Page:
Received: 27 February 2015 / Revised: 27 March 2015 / Accepted: 2 April 2015 / Published: 10 April 2015
Cited by 12 | PDF Full-text (3343 KB) | HTML Full-text | XML Full-text
Abstract
Hydrogels are used for 3D in vitro assays and tissue engineering and regeneration purposes. For a thorough interpretation of this technology, an integral biomechanical characterization of the materials is required. In this work, we characterize the mechanical and functional behavior of two specific
[...] Read more.
Hydrogels are used for 3D in vitro assays and tissue engineering and regeneration purposes. For a thorough interpretation of this technology, an integral biomechanical characterization of the materials is required. In this work, we characterize the mechanical and functional behavior of two specific hydrogels that play critical roles in wound healing, collagen and fibrin. A coherent and complementary characterization was performed using a generalized and standard composition of each hydrogel and a combination of techniques. Microstructural analysis was performed by scanning electron microscopy and confocal reflection imaging. Permeability was measured using a microfluidic-based experimental set-up, and mechanical responses were analyzed by rheology. We measured a pore size of 2.84 and 1.69 μm for collagen and fibrin, respectively. Correspondingly, the permeability of the gels was 1.00·10−12 and 5.73·10−13 m2. The shear modulus in the linear viscoelastic regime was 15 Pa for collagen and 300 Pa for fibrin. The gels exhibited strain-hardening behavior at ca. 10% and 50% strain for fibrin and collagen, respectively. This consistent biomechanical characterization provides a detailed and robust starting point for different 3D in vitro bioapplications, such as collagen and/or fibrin gels. These features may have major implications for 3D cellular behavior by inducing divergent microenvironmental cues. Full article
(This article belongs to the Special Issue Mechanics of Biomaterials) Printed Edition available
Open AccessArticle Polypropylene Biocomposites with Boron Nitride and Nanohydroxyapatite Reinforcements
Materials 2015, 8(3), 992-1008; doi:10.3390/ma8030992
Received: 23 January 2015 / Revised: 17 February 2015 / Accepted: 28 February 2015 / Published: 10 March 2015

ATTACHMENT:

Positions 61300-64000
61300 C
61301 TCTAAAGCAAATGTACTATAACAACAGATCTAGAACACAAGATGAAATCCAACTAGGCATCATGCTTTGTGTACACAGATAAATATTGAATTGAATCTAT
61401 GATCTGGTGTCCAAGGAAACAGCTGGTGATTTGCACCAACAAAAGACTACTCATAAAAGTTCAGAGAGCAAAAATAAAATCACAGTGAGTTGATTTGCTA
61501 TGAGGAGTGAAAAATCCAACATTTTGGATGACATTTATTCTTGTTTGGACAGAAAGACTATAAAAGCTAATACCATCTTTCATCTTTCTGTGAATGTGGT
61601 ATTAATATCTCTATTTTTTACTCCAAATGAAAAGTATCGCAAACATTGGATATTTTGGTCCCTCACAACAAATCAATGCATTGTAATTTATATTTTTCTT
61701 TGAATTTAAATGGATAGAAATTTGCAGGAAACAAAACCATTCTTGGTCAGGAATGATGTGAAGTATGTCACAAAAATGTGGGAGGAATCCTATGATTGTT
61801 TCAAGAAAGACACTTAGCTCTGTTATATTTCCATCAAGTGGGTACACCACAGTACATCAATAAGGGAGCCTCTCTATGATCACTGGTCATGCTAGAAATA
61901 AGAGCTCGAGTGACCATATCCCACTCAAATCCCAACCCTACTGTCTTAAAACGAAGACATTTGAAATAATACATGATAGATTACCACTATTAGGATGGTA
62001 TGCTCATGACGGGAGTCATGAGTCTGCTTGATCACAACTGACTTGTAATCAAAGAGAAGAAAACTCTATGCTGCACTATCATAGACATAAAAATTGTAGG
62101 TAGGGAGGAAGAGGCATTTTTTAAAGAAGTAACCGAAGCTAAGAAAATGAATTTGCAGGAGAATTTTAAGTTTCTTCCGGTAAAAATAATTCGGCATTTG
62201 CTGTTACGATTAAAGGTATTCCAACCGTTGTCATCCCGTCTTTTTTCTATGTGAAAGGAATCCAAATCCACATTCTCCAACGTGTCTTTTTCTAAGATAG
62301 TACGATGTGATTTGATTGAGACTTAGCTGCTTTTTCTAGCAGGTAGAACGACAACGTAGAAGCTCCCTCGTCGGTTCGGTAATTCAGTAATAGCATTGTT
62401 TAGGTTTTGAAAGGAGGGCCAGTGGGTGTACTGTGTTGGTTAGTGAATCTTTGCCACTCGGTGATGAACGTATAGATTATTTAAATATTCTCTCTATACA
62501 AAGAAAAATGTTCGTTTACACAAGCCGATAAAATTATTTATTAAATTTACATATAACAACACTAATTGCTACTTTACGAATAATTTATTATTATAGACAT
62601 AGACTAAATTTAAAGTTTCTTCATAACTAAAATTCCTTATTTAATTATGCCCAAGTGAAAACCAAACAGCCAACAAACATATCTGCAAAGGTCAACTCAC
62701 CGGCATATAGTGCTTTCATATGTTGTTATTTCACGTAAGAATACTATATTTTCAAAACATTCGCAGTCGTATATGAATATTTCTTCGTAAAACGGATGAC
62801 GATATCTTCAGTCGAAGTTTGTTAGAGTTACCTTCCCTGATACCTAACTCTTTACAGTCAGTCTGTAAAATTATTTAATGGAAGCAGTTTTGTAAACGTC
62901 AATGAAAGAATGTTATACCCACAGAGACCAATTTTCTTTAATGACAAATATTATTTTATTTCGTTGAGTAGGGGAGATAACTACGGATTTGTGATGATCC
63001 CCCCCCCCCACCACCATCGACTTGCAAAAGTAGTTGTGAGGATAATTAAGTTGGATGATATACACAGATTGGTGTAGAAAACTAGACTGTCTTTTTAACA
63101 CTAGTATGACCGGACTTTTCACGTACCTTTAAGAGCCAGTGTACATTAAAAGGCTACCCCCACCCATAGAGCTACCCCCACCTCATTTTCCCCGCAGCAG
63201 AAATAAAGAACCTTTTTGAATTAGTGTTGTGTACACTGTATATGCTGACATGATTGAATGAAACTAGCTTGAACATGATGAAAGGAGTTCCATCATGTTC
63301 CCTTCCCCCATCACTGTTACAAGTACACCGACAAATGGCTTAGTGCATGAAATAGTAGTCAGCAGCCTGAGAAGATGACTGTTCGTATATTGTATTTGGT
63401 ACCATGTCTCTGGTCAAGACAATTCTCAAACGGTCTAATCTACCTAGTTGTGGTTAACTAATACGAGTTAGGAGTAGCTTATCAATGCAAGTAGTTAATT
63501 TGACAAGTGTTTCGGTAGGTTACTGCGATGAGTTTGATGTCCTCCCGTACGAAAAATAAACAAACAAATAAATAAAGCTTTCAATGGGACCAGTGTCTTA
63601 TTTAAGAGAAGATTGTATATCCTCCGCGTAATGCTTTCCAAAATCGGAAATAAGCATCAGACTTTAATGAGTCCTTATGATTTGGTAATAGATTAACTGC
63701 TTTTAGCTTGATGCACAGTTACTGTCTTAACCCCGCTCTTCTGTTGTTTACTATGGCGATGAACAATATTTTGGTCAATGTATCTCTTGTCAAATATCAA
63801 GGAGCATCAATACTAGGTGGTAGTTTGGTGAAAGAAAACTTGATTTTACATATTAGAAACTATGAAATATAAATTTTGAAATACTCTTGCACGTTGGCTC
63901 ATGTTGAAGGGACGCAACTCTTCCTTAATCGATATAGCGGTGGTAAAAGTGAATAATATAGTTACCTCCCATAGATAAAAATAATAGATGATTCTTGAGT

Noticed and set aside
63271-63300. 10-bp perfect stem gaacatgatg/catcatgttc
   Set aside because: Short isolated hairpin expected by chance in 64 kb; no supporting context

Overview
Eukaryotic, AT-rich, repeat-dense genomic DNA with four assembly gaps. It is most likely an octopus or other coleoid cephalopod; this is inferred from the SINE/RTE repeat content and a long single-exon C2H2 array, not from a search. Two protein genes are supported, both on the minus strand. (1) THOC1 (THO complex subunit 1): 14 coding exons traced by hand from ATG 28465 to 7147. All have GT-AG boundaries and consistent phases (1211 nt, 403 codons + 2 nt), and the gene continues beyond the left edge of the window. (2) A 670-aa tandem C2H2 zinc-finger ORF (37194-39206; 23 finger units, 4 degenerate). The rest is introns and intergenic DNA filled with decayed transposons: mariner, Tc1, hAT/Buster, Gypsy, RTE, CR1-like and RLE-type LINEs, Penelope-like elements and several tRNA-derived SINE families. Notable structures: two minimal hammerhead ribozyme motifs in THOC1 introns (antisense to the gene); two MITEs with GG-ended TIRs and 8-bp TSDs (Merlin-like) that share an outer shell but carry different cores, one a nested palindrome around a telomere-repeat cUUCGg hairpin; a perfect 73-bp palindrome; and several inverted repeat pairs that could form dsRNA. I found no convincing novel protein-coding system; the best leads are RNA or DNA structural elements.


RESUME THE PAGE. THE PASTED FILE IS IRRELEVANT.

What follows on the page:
Cited by 4 | PDF Full-text (2486 KB) | HTML Full-text | XML Full-text
Abstract
In this study, we develop binary polypropylene (PP) composites with hexagonal boron nitride (hBN) nanoplatelets and ternary hybrids reinforced with hBN and nanohydroxyapatite (nHA). Filler hybridization is a sound approach to make novel nanocomposites with useful biological and mechanical properties. Tensile test, osteoblastic
[...] Read more.
In this study, we develop binary polypropylene (PP) composites with hexagonal boron nitride (hBN) nanoplatelets and ternary hybrids reinforced with hBN and nanohydroxyapatite (nHA). Filler hybridization is a sound approach to make novel nanocomposites with useful biological and mechanical properties. Tensile test, osteoblastic cell culture and dimethyl thiazolyl diphenyl tetrazolium (MTT) assay were employed to investigate the mechanical performance, bioactivity and biocompatibility of binary PP/hBN and ternary PP/hBN-nHA composites. The purpose is to prepare biocomposite nanomaterials with good mechanical properties and biocompatibility for replacing conventional polymer composites reinforced with large hydroxyapatite microparticles at a high loading of 40 vol%. Tensile test reveals that the elastic modulus of PP composites increases, while tensile elongation decreases with increasing hBN content. Hybridization of hBN with nHA further enhances elastic modulus of PP. The cell culture and MTT assay show that osteoblastic cells attach and proliferate on binary PP/hBN and ternary PP/hBN-20%nHA nanocomposites. Full article
(This article belongs to the Special Issue Mechanics of Biomaterials) Printed Edition available
Open AccessArticle Gelatin Tight-Coated Poly(lactide-co-glycolide) Scaffold Incorporating rhBMP-2 for Bone Tissue Engineering
Materials 2015, 8(3), 1009-1026; doi:10.3390/ma8031009
Received: 2 February 2015 / Revised: 2 March 2015 / Accepted: 4 March 2015 / Published: 10 March 2015